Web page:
HomeEditor`s PickFresh land seizures target white farmers

Fresh land seizures target white farmers

SENIOR government officials have put in motion plans to grab productive white-owned farms in Mashonaland West, with Provincial Affairs minister Mary Mliswa spearheading the seizures, the Zimbabwe Independent has leant.

Andrew Kunambura/Everson Mushava

Sources in the Ministry of Lands, Agriculture, water, Climate and Rural Resettlement allege that Temba Mliswa, Norton legislator and brother to the minister is privy to the land seizures.

Official documents seen by the Independent, corroborated by accounts from government officials, indicate that the state has already made moves to downsize two of the most productive farms in the province, to pave way for senior government officials.

These are Hunyani Farm, a 2 400ha estate located just outside Norton, which belongs to Peter Drummond and Robert Davenport’s Stapleford Farm in Darwendale.
Hunyani Farm is currently under an impressive winter barley crop grown under contract with Delta Beverages and boasts a massive poultry project which produces 70 tonnes of chicken per month.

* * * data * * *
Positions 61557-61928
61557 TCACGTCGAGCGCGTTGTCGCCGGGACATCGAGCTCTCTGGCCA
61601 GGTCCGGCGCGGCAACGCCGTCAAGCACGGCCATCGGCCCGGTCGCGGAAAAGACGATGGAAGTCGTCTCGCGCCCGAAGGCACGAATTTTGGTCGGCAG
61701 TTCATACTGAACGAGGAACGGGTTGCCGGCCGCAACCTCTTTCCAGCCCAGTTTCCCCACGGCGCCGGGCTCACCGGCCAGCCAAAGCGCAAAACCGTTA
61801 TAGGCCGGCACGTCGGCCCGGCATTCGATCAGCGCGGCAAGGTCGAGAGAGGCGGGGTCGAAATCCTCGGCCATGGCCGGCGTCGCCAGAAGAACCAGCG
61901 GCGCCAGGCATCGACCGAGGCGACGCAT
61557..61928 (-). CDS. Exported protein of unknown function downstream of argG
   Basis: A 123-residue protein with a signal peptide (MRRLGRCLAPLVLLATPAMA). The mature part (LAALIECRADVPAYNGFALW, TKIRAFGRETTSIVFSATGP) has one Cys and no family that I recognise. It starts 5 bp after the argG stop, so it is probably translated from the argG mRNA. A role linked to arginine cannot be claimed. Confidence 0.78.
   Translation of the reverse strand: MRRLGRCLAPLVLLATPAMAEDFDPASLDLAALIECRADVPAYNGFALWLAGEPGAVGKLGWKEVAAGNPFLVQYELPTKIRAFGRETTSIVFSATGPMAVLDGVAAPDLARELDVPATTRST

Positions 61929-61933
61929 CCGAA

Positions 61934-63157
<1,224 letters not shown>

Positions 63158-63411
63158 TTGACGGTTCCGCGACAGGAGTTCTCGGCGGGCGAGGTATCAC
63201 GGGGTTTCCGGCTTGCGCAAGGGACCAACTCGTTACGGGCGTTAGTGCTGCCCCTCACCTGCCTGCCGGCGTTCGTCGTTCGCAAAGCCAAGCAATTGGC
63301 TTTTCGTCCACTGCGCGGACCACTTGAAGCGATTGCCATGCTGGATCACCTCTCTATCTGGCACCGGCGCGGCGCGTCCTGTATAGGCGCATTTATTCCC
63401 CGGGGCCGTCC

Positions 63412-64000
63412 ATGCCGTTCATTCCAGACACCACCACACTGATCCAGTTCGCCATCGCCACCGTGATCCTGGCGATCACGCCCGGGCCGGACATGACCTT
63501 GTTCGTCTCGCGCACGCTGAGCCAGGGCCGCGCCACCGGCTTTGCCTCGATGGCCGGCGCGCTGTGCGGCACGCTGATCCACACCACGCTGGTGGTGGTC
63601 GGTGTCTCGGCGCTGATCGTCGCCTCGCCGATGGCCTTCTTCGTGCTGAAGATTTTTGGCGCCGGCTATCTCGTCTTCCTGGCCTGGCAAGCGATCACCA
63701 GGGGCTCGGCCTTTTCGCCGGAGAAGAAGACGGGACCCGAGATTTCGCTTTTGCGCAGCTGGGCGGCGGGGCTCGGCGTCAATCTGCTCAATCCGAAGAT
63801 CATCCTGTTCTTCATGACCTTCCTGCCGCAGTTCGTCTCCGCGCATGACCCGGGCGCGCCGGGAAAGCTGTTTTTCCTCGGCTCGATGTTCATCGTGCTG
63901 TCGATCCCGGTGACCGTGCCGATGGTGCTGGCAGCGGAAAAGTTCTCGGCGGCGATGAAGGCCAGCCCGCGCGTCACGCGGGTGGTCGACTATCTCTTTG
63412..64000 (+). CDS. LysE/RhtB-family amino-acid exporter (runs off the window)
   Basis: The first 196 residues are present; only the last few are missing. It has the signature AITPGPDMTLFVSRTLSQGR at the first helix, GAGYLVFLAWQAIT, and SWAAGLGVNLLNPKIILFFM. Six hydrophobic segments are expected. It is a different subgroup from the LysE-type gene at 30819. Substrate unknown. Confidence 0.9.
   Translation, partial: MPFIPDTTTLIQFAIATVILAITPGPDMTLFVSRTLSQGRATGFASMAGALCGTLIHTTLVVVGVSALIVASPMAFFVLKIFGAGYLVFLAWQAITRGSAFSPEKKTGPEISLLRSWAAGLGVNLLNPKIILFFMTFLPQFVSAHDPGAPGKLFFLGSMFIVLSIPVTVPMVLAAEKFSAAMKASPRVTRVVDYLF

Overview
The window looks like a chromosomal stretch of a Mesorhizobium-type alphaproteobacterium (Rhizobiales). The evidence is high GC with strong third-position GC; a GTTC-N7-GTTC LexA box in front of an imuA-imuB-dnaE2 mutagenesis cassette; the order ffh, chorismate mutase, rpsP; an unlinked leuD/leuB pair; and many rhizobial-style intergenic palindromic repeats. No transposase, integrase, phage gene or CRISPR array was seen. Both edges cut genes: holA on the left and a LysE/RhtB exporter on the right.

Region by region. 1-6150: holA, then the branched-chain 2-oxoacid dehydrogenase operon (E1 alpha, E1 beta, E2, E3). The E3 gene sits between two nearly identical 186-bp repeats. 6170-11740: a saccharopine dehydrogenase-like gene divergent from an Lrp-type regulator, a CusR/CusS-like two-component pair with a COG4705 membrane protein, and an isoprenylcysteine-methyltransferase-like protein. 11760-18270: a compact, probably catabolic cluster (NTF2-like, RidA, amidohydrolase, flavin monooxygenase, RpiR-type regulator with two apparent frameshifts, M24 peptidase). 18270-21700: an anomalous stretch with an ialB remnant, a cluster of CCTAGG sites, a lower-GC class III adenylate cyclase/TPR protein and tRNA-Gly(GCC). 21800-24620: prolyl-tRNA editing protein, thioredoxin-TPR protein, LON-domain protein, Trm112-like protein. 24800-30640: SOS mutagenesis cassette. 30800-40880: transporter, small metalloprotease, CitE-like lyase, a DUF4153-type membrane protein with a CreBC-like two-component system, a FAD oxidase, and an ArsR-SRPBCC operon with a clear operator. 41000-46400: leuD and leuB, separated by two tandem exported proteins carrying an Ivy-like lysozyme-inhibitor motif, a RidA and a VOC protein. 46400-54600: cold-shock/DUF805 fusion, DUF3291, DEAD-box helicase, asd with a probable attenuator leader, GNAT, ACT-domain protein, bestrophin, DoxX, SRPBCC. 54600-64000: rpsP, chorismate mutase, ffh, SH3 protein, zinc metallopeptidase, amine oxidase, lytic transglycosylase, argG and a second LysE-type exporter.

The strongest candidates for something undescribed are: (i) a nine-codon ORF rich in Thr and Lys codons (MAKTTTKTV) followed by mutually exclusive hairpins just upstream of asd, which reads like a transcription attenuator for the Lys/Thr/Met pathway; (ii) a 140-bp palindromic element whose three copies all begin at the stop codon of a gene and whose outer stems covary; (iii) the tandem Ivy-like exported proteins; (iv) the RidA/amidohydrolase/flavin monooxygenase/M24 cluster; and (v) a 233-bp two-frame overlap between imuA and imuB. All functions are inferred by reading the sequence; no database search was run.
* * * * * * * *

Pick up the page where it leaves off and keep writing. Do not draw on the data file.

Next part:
It is home to Drummond Chickens, a common brand on the retail market.

Some sections of the farm are reserved for beef production and have about 700 cattle.

Stapleford Farm is mainly a horticulture hub that produces blue berries, which are exported to the European Union market, earning the country much-needed foreign currency. It also boasts of one of Zimbabwe’s biggest piggeries.

According to intelligence sources in the security establishment, as well as officials in the Ministry of Lands, Agriculture, Water, Climate and Rural Resettlement, deputy chief secretary in the Office of the President and Cabinet (Finance and Administration) Martin Rushwaya, is allegedly one of the senior officials angling to get 500ha at Hunyani Farm.

Mary Mliswa is said to be allegedly seeking a portion of Stapleford Farm, while a mining executive and top government officials are also eyeing land.